“We’re all worried about losing our jobs. Most of us say, ‘I want this thing to pass, but I want you to vote for it—not me.'” said Rep. Paul Ryan, R-Wis (note – see my other post for the most honorable quote of the day).  It’s great to see how ‘working for the people” means taking care of yourself first.  See, by re-election, they ensure they will draw a 169K salary per year – guaranteed for two years.  The recession won’t affect them directly and they won’t worry about losing their job – at least for now.  But, we are allowed to lose ours (25% of us during the Great Depression). It is abundantly clear that all of Congress recognizes the dire warning provided by many economists and investors, including the highly respected Alan Greenspan and Warren Buffett, to pass this bill.  Yet, they acted in their interest, rather than the People’s interest.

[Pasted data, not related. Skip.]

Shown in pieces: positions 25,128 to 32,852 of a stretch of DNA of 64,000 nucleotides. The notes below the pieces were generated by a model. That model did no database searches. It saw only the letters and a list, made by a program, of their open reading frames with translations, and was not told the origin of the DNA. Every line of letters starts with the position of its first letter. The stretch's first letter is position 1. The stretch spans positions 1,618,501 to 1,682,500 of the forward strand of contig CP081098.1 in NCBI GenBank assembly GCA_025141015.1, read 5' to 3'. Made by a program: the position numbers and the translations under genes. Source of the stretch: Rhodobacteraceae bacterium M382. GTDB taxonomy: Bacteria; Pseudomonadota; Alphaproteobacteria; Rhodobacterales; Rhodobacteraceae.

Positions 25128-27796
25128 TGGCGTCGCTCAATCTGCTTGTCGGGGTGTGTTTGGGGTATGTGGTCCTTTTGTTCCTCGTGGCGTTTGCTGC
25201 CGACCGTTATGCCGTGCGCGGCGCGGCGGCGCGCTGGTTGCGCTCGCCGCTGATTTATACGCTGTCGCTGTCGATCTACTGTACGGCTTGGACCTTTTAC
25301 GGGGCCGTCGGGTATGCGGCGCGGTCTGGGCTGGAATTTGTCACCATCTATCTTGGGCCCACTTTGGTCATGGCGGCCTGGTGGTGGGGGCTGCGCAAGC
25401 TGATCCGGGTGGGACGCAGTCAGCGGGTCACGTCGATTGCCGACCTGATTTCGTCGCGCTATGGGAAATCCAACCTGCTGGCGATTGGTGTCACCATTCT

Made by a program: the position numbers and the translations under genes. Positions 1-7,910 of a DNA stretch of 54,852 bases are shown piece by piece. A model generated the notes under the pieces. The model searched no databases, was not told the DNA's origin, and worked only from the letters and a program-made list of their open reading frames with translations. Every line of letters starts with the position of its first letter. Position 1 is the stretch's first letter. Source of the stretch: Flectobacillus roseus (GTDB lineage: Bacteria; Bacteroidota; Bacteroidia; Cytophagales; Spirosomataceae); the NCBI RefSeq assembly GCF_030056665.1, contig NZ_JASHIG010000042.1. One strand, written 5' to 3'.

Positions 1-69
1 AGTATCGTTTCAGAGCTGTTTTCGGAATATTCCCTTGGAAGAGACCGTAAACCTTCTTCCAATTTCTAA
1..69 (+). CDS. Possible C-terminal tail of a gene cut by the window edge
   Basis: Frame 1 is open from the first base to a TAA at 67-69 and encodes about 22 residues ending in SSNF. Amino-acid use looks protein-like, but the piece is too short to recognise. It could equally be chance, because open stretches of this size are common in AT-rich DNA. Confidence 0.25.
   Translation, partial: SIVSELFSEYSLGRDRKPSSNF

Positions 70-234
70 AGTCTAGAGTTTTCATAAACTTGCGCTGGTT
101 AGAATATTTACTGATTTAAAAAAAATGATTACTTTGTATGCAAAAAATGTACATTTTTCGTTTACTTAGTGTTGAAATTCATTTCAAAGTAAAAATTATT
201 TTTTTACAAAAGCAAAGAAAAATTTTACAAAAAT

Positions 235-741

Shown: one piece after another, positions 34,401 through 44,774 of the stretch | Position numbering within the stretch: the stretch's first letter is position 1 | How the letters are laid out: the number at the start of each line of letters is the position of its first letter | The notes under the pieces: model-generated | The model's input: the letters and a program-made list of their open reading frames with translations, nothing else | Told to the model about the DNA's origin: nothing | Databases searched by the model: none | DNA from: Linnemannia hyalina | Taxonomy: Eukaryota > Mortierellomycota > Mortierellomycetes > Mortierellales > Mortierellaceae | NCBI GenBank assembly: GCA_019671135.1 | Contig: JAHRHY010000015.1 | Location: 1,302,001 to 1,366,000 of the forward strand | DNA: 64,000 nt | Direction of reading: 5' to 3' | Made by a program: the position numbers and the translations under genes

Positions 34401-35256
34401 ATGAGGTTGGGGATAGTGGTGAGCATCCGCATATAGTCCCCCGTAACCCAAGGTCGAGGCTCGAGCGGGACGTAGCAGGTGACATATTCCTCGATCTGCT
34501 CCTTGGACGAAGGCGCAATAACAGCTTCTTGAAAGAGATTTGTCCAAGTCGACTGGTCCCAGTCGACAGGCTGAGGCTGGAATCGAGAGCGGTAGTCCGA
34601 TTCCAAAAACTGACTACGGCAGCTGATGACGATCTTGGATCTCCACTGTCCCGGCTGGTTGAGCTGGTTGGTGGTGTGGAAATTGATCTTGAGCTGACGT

Every single last one of those who didn’t support it – Democrats and Republicans – should be fired…not re-elected.  Most Democrats supported the measure.  Good.  But those who didn’t, should feel the pain of most working Americans.  Let’s be clear, as Representative Paul Ryan stated, they believe it is necessary but they don’t want to do it.  Talk about not working for middle-class Americans.   It comes down to selfishness.  I truly believe that those who supported this measure would be rewarded in the end.  Regardless, most of these Congressmen have fall back jobs they can return to after Congress.  Most Americans, if they lose their jobs, will have trouble finding others.  If everything is as dire as the experts claim, than they are playing with the health of our Country for many years to come.  How many banks must fail – another one today in Wacovia – before they ‘get it’.